School Library Journal (11/01/1988):
Gr 1-4 Anansi the Spider happens upon an unusual stone that magically puts him to sleep for an hour. The master trickster decides to use the rock to get the food stores from the rest of the local residents. Each animal is taken in turn to the strange moss-covered rock, says the magic phrase, and promptly falls asleep to have its food pilfered by Anansi. All the while, however, Little Bush Deer silently watches. Ultimately, it is small and shy Deer who outwits Anansi and returns the food to its rightful owners. Although no specific source is given, Kimmel has retold a West African tale (said to be known in Caribbean culture). The text is rhythmic, nicely building suspense to the inevitable conclusion. Stevens' complementary, colorful illustrations add detail, humor, and movement to the text. Here, Anansi is portrayed as a large eight-legged arachnid; his expression is in his motion. The other animals are almost realistic, although with facial expressions that are characteristic of the artist's work. This new picture book Anansi tale will be welcomed by all trickster fans. Maria B. Salvadore, District of Columbia Public Library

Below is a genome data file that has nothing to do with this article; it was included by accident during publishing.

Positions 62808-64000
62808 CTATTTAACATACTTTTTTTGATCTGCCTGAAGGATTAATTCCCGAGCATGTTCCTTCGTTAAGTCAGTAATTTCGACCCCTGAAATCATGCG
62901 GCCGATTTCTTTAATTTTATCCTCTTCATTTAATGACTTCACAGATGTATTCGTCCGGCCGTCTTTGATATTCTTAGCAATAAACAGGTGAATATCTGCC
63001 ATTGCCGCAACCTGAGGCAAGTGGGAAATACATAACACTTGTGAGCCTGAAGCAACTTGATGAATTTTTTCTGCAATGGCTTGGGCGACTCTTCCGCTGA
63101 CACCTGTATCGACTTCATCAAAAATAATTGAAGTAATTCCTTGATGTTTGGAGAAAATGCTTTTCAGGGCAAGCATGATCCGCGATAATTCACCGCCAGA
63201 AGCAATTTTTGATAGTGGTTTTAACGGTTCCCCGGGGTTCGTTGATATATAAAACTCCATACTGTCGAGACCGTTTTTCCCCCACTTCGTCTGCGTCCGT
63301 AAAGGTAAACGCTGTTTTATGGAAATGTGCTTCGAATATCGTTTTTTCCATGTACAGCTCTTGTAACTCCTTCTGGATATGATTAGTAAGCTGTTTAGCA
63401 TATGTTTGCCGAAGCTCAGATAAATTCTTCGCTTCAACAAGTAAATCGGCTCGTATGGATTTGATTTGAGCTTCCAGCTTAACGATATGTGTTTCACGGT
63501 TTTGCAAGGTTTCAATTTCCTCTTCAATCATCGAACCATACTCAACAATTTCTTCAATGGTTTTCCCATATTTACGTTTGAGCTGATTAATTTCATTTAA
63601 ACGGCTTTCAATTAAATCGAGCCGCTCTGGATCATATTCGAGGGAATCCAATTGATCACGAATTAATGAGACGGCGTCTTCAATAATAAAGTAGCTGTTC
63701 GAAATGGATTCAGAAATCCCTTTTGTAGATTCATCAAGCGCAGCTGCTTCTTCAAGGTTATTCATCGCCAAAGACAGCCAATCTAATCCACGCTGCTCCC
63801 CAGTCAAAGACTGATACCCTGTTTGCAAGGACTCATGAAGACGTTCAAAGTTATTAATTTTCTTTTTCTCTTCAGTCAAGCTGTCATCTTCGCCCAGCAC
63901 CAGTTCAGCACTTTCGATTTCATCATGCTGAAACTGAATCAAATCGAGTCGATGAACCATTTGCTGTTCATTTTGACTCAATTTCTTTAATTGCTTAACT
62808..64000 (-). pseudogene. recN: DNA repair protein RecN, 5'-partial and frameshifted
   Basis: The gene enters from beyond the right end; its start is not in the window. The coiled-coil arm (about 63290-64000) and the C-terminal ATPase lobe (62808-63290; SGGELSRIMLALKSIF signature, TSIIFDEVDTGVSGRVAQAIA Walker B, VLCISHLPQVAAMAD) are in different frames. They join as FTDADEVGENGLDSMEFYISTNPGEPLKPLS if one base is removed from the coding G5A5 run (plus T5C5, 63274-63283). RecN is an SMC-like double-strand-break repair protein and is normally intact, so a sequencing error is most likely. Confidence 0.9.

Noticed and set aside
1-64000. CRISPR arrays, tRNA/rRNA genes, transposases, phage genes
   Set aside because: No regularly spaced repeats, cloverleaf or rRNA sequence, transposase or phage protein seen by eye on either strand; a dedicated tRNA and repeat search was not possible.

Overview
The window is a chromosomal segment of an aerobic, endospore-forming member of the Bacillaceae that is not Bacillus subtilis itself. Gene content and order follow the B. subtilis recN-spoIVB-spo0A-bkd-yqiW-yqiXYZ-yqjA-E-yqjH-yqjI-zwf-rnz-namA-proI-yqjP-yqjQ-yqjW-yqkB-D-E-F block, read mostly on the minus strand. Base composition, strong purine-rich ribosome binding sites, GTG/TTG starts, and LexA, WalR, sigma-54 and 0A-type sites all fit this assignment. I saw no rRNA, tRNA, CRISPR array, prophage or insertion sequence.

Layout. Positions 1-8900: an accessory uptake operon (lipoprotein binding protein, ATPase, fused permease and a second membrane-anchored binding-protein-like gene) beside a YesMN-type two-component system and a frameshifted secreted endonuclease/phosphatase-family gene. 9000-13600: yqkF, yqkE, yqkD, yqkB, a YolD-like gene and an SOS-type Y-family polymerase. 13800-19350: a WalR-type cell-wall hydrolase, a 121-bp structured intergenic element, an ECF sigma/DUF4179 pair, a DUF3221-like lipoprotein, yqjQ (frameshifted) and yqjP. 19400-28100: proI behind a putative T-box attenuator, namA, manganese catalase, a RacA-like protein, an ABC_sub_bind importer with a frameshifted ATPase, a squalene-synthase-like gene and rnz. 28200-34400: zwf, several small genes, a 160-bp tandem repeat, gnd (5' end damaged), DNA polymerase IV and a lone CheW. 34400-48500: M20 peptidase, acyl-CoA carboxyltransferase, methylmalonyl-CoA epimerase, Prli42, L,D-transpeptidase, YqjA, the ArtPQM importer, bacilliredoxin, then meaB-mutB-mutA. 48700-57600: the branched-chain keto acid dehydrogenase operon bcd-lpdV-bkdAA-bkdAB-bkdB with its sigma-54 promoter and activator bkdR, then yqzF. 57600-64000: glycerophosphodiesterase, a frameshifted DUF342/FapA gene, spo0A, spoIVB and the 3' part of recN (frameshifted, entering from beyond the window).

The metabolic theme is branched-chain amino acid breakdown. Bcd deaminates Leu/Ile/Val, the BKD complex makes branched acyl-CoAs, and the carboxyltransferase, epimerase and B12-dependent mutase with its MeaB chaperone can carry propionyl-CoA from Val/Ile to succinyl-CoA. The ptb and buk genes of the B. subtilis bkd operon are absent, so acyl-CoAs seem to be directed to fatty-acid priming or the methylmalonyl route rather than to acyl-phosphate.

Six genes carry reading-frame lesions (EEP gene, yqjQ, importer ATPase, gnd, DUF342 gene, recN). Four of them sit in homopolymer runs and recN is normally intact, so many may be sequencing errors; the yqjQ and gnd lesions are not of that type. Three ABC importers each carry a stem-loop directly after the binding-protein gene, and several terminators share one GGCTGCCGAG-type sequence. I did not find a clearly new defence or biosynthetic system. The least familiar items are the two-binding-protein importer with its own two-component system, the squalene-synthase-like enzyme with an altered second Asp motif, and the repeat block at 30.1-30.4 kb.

Anansi the Spider uses a strange moss-covered rock in the forest to trick all the other animals, until Little Bush Deer decides he needs to learn a lesson.;004-008;Ingram.
Anansi the Spider tricks all the animals, until he's taught a lesson.
Booklist 11/15/1993 pg. 631 (EAN 9780823406890, Hardcover)
School Library Journal 11/01/1988 (EAN 9780823406890, Hardcover)
Wilson Children's Catalog 01/01/2010 pg. 179 (EAN 9780823406890, Hardcover)
Booklist 11/15/1993 pg. 631 (EAN 9780823407989, Paperback)